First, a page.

I was supposed to share good tidings today, particularly about the meeting I had almost 24 hours ago with my compañeros regarding the founding of our new group/website. But that has to come later.
Because I think my abuelita‘s life is hanging on the balance.
My dad’s mother, my beloved abuelita, is confined (for the nth time) in Makati Medical center, this time in the hospital’sintensive care unit (ICU).
According to mom, my dad (he’s been taking care of grandmother for the past few years in Unisan) has been sending SMS messages to her in Manila, telling her of abuela‘s worsening condition. She suddenly started to weaken right after the Holidays. She was sent promptly to Makati Med last
Thursday (1/27/2010) Wednesday (1/26/2011).
My grandmother, affectionately called Nanay Norma by many people, is diabetic. Through the years, the dreaded disease has contributed much to her debilitation. And aside from old age, mobility changed abruptly by an accident last year; she fell from her bed, fracturing her hips.
When me and Yeyette visited her this evening, I was shocked with what I saw. I immediately placed myself in self-denial. This could not be my grandmother who showered me with so much affection and love… for why couldn’t she speak to me (when she was hospitalized last year, she could still talk coherently)?! Also, it was my first time inside an intensive care unit. Many “hoses and wires” were connected to her semi-bloated right arm and nostrils; she was undergoing intravenous therapy. And worse, she was moaning. She could hardly speak anymore, as if she’s suffering from “reverse trismus”: her jaw won’t shut. And I could hardly understand what she was saying. She was moaning because of breathing difficulties. And she appeared to be in so much pain. It all appeared so surreal, so unreal. It was just a month ago that I was talking to her! I so could not believe what I was seeing that all the tears that supposed to well up in me fell instead from Yeyette’s eyes.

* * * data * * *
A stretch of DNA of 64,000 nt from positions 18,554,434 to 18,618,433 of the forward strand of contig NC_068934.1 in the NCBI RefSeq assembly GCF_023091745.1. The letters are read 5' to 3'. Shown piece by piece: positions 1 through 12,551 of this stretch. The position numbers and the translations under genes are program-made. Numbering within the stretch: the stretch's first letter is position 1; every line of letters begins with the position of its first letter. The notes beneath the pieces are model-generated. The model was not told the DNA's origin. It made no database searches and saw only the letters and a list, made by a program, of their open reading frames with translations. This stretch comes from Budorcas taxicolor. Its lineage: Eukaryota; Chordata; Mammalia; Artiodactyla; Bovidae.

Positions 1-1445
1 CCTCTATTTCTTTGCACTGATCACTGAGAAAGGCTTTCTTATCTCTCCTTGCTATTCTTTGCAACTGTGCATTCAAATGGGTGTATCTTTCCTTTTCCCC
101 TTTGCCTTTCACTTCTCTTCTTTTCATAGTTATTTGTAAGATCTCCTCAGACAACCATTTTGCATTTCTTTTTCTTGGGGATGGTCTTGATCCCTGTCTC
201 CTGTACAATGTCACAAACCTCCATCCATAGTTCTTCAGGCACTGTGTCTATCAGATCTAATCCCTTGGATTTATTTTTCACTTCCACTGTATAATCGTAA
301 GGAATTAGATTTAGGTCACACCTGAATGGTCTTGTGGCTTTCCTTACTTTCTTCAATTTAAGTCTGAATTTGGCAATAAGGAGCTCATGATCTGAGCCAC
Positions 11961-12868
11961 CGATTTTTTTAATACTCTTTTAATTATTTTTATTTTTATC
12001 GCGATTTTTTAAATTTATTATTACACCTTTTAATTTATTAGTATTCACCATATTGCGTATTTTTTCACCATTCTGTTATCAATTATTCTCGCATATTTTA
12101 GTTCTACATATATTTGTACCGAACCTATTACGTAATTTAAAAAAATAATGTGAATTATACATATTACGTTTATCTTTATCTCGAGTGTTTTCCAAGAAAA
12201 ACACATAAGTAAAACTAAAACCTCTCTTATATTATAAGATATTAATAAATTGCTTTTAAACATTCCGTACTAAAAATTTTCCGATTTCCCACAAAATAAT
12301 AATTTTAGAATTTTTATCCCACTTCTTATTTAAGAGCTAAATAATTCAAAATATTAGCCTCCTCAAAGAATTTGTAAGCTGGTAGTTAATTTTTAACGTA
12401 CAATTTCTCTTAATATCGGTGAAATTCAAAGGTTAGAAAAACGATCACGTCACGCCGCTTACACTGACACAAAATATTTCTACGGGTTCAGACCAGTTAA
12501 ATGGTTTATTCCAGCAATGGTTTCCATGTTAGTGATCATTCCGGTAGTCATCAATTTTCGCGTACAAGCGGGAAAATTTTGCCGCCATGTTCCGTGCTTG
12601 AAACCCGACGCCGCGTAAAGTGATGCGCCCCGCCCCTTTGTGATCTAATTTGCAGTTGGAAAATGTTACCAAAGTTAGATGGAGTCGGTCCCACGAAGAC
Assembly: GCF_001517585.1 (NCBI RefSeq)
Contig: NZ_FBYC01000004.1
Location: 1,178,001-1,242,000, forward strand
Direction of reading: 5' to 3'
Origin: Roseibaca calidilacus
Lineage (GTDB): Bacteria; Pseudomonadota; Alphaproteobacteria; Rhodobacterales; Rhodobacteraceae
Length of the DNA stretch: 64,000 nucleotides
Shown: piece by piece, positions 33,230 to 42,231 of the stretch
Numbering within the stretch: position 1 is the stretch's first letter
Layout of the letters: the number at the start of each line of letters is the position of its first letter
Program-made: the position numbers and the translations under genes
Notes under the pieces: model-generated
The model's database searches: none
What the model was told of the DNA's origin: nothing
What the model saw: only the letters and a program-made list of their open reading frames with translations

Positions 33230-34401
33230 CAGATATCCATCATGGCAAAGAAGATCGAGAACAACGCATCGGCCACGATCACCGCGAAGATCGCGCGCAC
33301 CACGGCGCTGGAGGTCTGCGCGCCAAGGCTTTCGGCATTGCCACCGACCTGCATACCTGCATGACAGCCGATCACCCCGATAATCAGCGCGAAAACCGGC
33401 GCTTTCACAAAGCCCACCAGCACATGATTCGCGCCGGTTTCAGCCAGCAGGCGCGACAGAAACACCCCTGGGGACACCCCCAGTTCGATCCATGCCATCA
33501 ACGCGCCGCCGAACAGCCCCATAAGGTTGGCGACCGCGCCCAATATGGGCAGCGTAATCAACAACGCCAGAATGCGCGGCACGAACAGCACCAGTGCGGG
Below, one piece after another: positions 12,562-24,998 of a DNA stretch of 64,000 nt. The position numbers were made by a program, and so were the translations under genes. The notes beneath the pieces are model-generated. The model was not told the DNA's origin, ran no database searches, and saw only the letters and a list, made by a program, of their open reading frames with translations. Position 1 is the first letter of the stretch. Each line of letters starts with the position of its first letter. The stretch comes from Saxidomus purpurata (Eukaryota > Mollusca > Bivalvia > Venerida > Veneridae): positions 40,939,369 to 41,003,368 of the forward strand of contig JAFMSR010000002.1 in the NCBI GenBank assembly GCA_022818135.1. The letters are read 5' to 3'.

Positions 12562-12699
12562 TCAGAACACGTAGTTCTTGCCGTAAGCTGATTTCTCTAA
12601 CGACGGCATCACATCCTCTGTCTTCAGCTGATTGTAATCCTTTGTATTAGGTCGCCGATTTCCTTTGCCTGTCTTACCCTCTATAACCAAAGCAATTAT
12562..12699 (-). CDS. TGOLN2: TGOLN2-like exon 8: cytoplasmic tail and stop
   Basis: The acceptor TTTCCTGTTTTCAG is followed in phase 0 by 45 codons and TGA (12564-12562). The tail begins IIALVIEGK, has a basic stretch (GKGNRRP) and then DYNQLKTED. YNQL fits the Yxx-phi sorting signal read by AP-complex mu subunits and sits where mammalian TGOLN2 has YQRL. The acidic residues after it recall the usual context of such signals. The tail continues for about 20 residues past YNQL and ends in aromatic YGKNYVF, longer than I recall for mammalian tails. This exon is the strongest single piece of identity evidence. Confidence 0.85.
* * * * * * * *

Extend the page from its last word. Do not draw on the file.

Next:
Thankfully, my grandmother immediately recognized me in spite of her drowsiness caused by drugs.
I later learned that she has pneumonia, the same ailment that killed her husband, my late grandfather Godofredo Alas y Sarmiento, in 1997.
Dad is the only one there at the hospital who is taking care of her when we arrived. Uncle Louie was also there, paying a visit. Soon, my mom and two sisters arrived.
For the benefit of all Alas and Évora family members, below is a photo of grandma’s cardiac monitor (a usual fixature in many a hospital scene in the country, especially when one of the film’s character is about to give up the ghost). Her status will also be described below the photo:
My wife took the above photo of my grandmother’s cardiac monitor before we left last night. The green graph represents her pulse rate; the normal rate is from 60 to 100. The yellow graph represents her respiratory rate; the normal rate is from 20 to 25. 102/46 (the numbers in red) represents her blood pressure. Her blood sugar is (59), but it should be maintained at 80.
However, when we got home (a few hours ago), we received an SMS (11:26 PM) from my sister Jessica: abuela‘s blood pressure worsened — it dropped to 68/46!
It’s now 4:16 AM. Time to go to sleep. We plan to go back there this afternoon; it’s dad’s 59th birthday today. Such a bad timing to cheer him up. Nevertheless, we’ll be there. We should be there.
And I’d like to whisper to Nanay Norma’s large Hispanic ears that we will attend her 81st birthday in Unisan. And that she should be there to host it.
A thousand thanks to our relatives who already visited. Thank you for your prayers and moral support:
Captain Ernesto Alas
Tito Monching Alas
Ate Lilet Alas de Fernández
Uncle Paul Évora III
Tita Corina Unson (Thank you so much for Saint Anne’s oil!)
May God bless you every single day of your lives. =)